Author's Note: Since I can't stand the fifth season or "Bonds of Steele," let's just assume that--as Yar told Data--"It Never Happened."
Summary: Somebody finds something she wasn't meant to see.
Disclaimer: This "Remington Steele" story is not-for-profit and is purely for entertainment purposes. The author and this site do not own the characters and are in no way affiliated with "Remington Steele," the actors, their agents, the producers, MTM Productions, the NBC Television Network or any station or network carrying the show in syndication, or anyone in the industry.
It was just before Christmas 1988 when he left without a note, a word or a collect call.
Apparently he'd been in some sort of danger, but since he didn't bother to contact anyone, nobody knew for sure. That assumption, however, was a fairly logical conclusion to draw, since only a few days after his departure, the office was visited by a well-dressed man who had a deep, ugly facial scar on his left cheek running from his jawbone to under the eye patch he wore.
The man tersely asked for Remington Steele. Obviously, Steele wasn't available. The man asked for Paul Fabrini. Fabrini was nowhere to be found, either. The man asked a third time for someone, but it wasn't a familiar name. The answer was again negative.
The man quickly left. But obviously he returned later that night because the next day the office was found in complete shambles, as was Steele's apartment.
That was the last anyone ever saw of the scarred man.
* * * * *
It wasn't until many years after the disappearance that I found the journal. It had been hidden at the bottom of a box, stashed within a pillowcase. The book was very thick and had unlined pages so the author could write unrestricted. The pages were filled with neat long-hand and the dates indicated it covered many, many years.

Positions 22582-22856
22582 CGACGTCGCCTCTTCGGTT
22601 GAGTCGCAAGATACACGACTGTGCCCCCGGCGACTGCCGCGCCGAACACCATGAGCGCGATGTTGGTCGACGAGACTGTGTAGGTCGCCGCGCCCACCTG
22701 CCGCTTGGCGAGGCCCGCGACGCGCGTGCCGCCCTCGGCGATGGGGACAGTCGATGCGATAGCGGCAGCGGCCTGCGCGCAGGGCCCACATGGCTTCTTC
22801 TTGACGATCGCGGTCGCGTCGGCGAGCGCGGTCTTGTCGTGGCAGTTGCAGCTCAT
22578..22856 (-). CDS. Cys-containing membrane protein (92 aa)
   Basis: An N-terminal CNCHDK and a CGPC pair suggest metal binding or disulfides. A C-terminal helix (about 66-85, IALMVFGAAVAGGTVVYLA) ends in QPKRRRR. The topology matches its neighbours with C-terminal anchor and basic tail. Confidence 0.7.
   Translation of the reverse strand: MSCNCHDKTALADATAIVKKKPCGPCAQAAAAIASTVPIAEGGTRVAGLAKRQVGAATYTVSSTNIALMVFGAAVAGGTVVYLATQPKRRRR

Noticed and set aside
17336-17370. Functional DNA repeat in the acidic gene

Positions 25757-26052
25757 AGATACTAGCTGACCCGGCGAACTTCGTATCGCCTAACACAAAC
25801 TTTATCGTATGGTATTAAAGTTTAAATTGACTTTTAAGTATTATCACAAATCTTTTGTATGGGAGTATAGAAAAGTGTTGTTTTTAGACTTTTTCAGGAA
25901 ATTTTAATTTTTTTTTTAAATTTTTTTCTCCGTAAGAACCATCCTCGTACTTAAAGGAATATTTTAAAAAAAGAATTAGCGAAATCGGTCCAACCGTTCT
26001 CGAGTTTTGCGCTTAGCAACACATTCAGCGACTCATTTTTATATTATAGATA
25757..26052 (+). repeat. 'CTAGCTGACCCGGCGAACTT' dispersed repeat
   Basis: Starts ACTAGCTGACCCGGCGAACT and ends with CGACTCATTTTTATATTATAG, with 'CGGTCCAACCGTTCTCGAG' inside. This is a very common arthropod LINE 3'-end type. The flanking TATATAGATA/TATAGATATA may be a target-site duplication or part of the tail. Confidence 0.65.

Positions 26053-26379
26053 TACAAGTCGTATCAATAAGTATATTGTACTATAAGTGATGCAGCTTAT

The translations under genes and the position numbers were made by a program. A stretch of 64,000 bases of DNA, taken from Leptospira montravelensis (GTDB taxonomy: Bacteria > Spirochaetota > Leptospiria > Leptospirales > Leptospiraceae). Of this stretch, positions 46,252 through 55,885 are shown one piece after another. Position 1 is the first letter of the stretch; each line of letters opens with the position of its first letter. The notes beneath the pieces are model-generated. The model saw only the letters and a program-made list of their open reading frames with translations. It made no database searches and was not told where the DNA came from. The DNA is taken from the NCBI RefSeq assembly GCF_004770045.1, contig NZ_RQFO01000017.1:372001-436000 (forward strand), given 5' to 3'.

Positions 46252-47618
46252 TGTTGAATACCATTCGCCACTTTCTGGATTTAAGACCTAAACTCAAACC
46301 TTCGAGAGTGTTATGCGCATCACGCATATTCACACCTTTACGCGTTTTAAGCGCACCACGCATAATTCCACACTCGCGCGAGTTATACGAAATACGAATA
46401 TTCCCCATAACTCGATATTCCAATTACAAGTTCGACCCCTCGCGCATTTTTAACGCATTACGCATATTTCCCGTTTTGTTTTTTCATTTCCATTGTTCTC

There was no regular pattern to the entries, just whenever the mood struck the writer, I supposed.
But even lacking a regular pattern of dates, I was more than able to follow the plot of what sounded like a life of risk, romance, excitement and loss.
The empathy I felt for the author surprised me. I'd spent literally years building up resentment against the man who snuck out in the dead of night so long ago. The words in the journal flowed over me again and again as I reread it almost as soon as I'd finished it.
My resentment melted away as the text on the pages revealed a deep love that I never knew existed.
I had to find Remington Steele.
* * * * *
It took almost five years before the lead I needed came in.
It shouldn't have surprised me, but it did. Perhaps it wasn't so much the location as it was the fact that Steele was apparently still alive. I seriously had my doubts about his survival.
It took another week and a half of staking out all the rundown movie theaters in the seediest sides of Dublin before I came across a double feature of "Mr. Smith Goes to Washington" and "It's a Wonderful Life."
Something inside me leapt. Even though I had absolutely no interest in the old movies, I somehow knew he would be there to see the show. I moved to a nearby corner and there I stood, almost hidden, where I could easily see people approaching, but it was hard to spot me.
Obviously, not many people were interested in really old American movies, because only a tiny handful of people entered the theater. I checked my watch impatiently. It had been almost an hour since I had arrived and the movie was due to start in less than two minutes.